# Stop the OSD process systemctl stop ceph-osd@<osd-id>.service # Unmount the OSD umount /dev/<block-device> # Zap the disk ceph-disk zap <osd-id> # Mark the OSD as destroyed ceph osd destroy <osd-id> --yes-i-really-mean-it # Prepare the disk as Bluestore ceph-disk prepare --bluestore /dev/<block-device> --osd-id <osd-id>
We noticed that when comparing the output of ‘ceph osd tree’ before/after conversion that the class column may now indicate your OSD type (SSD or HDD) which for us, was blank before. This may just be something that was added to Luminous but not unique to Bluestore. Just stating as an observation.
Filestore ‘ceph osd tree’
ID CLASS WEIGHT TYPE NAME STATUS REWEIGHT PRI-AFF -1 8503.16504 root default -84 0 rack 1 -5 1306.07776 rack rack1 -83 388.79956 host storage1-r1 720 10.79999 osd.720 up 1.00000 1.00000 721 10.79999 osd.721 up 1.00000 1.00000
Bluestore ‘ceph osd tree’
ID CLASS WEIGHT TYPE NAME STATUS REWEIGHT PRI-AFF -1 8503.16504 root default -84 0 rack 1 -5 1306.07776 rack rack1 -83 388.79956 host storage1-r1 720 hdd 10.79999 osd.720 up 1.00000 1.00000 721 hdd 10.79999 osd.721 up 1.00000 1.00000
Now it’s time to populate the bluestore OSD’s with data. Just like the draining step we will change the OSD crush weight
For example, to fill OSD’s 720 to 755 (12TB disks) we would run:
for i in $(seq 720 755); do ceph osd crush reweight osd.$i 10.79999; done
Depending on the size of the disks you will need to find the right value for your OSD crush weight. This is typically the size of the disk in TB. Read more about the differences of ‘ceph osd reweight’ and ‘ceph osd crush reweight’ here.
Wait for Ceph health to return to HEALTH_OK.
Tracking and Monitoring
We use a variety of tools to monitor and report on our OpenStack and Ceph cluster. For this migration we were able to monitor filestore’s XFS data partition and see the data be copied off to the rest of the cluster.
Once the OSD is converted to bluestore we no longer have that trusty posix filesystem to monitor in Zabbix so we had to rely on output from ceph-mgr to obtain how much data is living on the OSD. Grafana and graphite has nice integration with ceph-mgr so that we are still able to see the granularity of data distribution on each storage node.
With 37 storage nodes to migrate and each one needing to drain, convert, fill, we had to track it somehow. We are a team of two so we set up a shared google spreadsheet and kept track of the progress.
You can duplicate the spreadsheet we used and make it your own
How long did it take?
We started the migration near the end of July 2018 and finished in early September. During this migration period the cluster was still in production and we recorded the following statistics:
- 480 TB of genomic data uploaded to the cluster
- Added 1 PB worth of new storage capacity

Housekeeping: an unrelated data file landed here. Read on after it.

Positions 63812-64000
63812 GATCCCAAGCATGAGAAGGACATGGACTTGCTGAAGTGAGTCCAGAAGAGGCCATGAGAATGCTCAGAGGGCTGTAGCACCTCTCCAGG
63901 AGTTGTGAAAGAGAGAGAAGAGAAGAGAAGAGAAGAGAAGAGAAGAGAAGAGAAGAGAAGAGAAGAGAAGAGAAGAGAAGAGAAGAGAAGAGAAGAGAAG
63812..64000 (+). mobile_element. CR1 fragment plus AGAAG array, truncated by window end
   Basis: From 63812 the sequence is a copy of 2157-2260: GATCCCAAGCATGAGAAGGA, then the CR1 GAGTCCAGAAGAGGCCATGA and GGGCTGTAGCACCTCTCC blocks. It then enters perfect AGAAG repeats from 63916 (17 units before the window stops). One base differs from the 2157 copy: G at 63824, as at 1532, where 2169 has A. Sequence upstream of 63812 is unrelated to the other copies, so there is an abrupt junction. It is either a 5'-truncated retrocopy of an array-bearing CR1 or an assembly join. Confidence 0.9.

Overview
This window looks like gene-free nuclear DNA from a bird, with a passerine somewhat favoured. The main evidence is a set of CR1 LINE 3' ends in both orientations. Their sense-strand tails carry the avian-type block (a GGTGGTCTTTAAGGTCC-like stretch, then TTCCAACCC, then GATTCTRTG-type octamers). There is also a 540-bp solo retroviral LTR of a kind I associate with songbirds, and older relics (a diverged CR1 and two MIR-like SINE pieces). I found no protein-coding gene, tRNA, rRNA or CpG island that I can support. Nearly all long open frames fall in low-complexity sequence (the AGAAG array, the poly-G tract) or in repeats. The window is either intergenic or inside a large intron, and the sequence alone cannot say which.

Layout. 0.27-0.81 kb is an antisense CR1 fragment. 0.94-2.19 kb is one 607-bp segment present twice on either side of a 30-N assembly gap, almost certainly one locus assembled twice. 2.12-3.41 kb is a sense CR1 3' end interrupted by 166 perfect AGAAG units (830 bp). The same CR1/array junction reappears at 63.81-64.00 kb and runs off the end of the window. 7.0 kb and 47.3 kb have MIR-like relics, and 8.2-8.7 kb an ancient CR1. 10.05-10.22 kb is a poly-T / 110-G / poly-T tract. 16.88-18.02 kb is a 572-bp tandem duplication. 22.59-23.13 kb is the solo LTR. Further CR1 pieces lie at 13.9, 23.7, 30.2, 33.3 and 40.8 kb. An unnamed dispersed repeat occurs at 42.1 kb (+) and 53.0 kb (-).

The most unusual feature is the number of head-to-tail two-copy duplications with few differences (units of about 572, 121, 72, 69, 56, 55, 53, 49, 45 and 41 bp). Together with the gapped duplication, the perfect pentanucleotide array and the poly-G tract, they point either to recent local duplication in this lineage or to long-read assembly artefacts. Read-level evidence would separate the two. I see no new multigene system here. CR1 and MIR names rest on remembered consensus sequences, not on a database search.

- Served up 188 TB of genomic data to the various researchers of the Collaboratory.
The draining and filling of each storage node causes massive amounts of replication traffic on the cluster but the front end of the Ceph cluster was still able to serve the environment unimpacted. Researchers were still able to fetch data from the object storage and openstack volumes continued to work without issue. We also benchmark the download of 100GB genomic files from our object storage every hour and saw no deviation from the normal speed during this migration project.
Late into the project we started to get Ceph health warnings, complaining that the monmap was too large. Our cluster is a few years old so our monmap is leveldb. The monmap was growing to 20GB during the migrations (under 1GB normally). Leveldb can perform poorly during large data movement events and cause everything to slow down. To remedy this we had to enable mon compaction in our /etc/ceph/ceph.conf and then restart ceph-mon and then wait for the compaction to happen.
[mon] mon compact on start = true
This wasn’t much of an issue since we had allocated 100GB to the partition where the monmap was stored but did result in us looking into migrating to the monmap backend to Luminous’ default of ‘rocksdb’ which apparently handles data migration events like failures much better.
To find out if your monmap is leveldb or rocksdb, do the following
# cat /var/lib/ceph/mon/ceph-<mon-name>/kv_backend leveldb
Currently the only way to migrate from leveldb to rocksdb is to remove/add your mons. For example if you have 3 mons you could deploy a temporary 4th mon and then remove/add your original 3 mons and then retire the 4th mon.
- Ceph monmap backend change to rocksdb
- Increase PG’s to account for the new OSD’s we added to the cluster during the migration